- • An arrayed waveguide gratings (AWG), to manage multiple optical wavelengths;
- • A variable optical attenuator (VOA), to increase ODN loss for BER measurements (to emulate a worst-case situation in terms of reflections, inserted after 80 km of fiber, before the AWG);
- • A fast polarization scrambler (PS, implementing full rotations on the Poincaré sphere in less than 3 ms), set in continuously changing mode to emulate random fiber birefringence. This device was necessary because polarization changes deeply affect the performance of our system (see below).
The ONU is constituted by an uncooled low cost RSOA (Kamelian, TO-Can package). The RSOA input parameters (peak-to-peak modulation voltage Vpp and bias current Ib) have been changed to evaluate the maximum ODN loss (LODN) to get BER ≤ 10−3 as in . The optimized values were Ib = 75 mA and Vpp = 1.5 V, which quite interestingly do not generate an On-Off modulation, but conform to a “quasi” BPSK modulation format as shown in the scattering diagram of Fig. 2 , i.e., to a phase modulated signal (thanks to the RSOA chirp). For the “Faraday” setup of Fig. 1(b), a 45° Faraday rotator (FR) was also inserted in front of the RSOA, so that the polarization of the reflected (and modulated) signal is always orthogonal to the incoming one thanks to the two 45° Faraday rotations. Because of fiber reciprocity, it can be shown that the polarization orthogonality between the upstream and the downstream signals is preserved in any ODN path section, regardless of fiber birefringence . In both architectures, the resulting BER was evaluated by off-line processing. On the OLT side, for self-coherent detection operations, quite common digital signal processing (DSP) techniques (such as carrier-phase Viterbi-Viterbi estimation and LMS adaptive equalization ) are currently being used.
3. Experimental results
In Fig. 3(a) is shown, for the “Faraday” setup, the BER vs. ODN loss after 100 km for various launched power values from +6 to +11 dBm at the OLT output (PF). Each dot in the graphs gives the BER evaluated in off-line processing over approximately 2 × 105 bits. For each condition, 20 BER measurements (reported in the graph) were repeated while continuously varying the ODN birefringence. The solid curves connect the median of each set of 20 BER values. The graph demonstrates that our system can tolerate more than 42 dB of ODN loss ( at BER = 10−3) for PF above +9 dBm. The same measurements are also shown in Fig. 3(b) for the “standard” setup, which, compared with the Faraday setup, shows an approximately 2 dB penalty (at BER = 10−3) for PF = 10 dBm and shows the onset of nonlinearities for PF = 11 dBm.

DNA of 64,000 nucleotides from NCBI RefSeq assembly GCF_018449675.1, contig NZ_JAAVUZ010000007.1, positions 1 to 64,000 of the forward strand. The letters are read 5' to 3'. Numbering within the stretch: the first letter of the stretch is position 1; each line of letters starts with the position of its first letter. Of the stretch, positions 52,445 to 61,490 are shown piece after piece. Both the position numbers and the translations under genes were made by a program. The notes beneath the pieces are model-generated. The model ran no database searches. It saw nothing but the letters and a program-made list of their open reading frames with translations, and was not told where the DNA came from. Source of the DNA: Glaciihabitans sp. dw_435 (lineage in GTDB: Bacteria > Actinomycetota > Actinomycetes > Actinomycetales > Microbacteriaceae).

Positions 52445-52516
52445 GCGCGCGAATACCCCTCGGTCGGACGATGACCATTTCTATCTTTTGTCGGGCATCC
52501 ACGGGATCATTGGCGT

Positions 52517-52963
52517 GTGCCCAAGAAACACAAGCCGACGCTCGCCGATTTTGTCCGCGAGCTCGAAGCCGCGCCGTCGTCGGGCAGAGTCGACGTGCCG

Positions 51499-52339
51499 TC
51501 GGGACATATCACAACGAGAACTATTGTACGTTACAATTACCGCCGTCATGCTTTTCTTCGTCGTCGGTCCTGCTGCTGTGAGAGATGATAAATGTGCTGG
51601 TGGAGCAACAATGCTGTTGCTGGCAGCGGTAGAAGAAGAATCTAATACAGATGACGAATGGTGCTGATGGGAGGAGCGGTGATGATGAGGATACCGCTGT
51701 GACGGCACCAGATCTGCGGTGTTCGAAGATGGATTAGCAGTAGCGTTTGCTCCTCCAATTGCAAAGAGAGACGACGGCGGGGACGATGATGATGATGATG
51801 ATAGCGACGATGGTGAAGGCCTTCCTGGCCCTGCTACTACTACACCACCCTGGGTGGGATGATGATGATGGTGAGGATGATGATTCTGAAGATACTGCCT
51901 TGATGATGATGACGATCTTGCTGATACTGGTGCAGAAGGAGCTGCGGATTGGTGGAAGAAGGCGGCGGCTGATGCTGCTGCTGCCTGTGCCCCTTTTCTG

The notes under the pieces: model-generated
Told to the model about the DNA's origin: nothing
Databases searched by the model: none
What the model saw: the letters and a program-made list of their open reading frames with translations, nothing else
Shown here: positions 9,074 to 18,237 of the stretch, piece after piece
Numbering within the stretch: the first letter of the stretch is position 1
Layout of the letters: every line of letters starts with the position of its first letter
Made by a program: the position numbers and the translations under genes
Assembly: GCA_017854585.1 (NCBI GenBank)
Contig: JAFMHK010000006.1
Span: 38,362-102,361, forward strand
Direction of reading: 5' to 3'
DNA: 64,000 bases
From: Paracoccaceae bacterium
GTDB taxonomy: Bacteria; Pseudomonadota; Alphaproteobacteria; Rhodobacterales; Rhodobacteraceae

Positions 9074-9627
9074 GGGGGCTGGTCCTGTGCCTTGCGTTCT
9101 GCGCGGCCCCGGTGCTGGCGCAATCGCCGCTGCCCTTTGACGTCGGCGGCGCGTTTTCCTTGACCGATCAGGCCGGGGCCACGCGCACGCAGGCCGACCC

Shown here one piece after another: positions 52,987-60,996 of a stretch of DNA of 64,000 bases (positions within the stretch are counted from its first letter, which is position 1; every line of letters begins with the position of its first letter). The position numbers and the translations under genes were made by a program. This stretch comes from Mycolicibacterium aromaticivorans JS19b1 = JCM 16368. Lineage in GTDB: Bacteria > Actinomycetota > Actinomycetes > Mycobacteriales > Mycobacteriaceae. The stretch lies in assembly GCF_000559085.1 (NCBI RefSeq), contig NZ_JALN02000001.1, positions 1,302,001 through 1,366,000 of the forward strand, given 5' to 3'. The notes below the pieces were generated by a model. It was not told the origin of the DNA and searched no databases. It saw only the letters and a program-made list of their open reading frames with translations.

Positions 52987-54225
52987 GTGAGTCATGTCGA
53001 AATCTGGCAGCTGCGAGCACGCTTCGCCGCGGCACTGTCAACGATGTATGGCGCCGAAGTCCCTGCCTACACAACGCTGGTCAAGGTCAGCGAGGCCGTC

Figures 4(a) and 4(b) represent the results of a very long set of repeated measurements (1000 acquisition over 8 hours) for the “Faraday” and “standard” setups, respectively. In both cases the long time measurements do not show any “out of service” point (at BER = 0.5), demonstrating the excellence of the reflective PON architecture. Moreover, the “Faraday” setup shows better stability in the obtained BER values than in the “standard” setup.
4. Discussion on experimental results and system optimization in DSP and hardware
Performing simple power budget calculus, it is possible to observe that
- • The received power at the OLT self-coherent receiver is , where is the ODN loss and is the RSOA round-trip gain. For instance, for and , the valueis obtained.
- • The spurious signal generated by concentrated and RBS reflections on the downstream CW can be estimated as , where is the ODN backreflection value, typically in the 30–35 dB range (GPON ITU-T Recommendation .). For instance, for and , the spurious signal turns out to be 25 dB higher than the useful received signal, and spectrally is totally superimposed.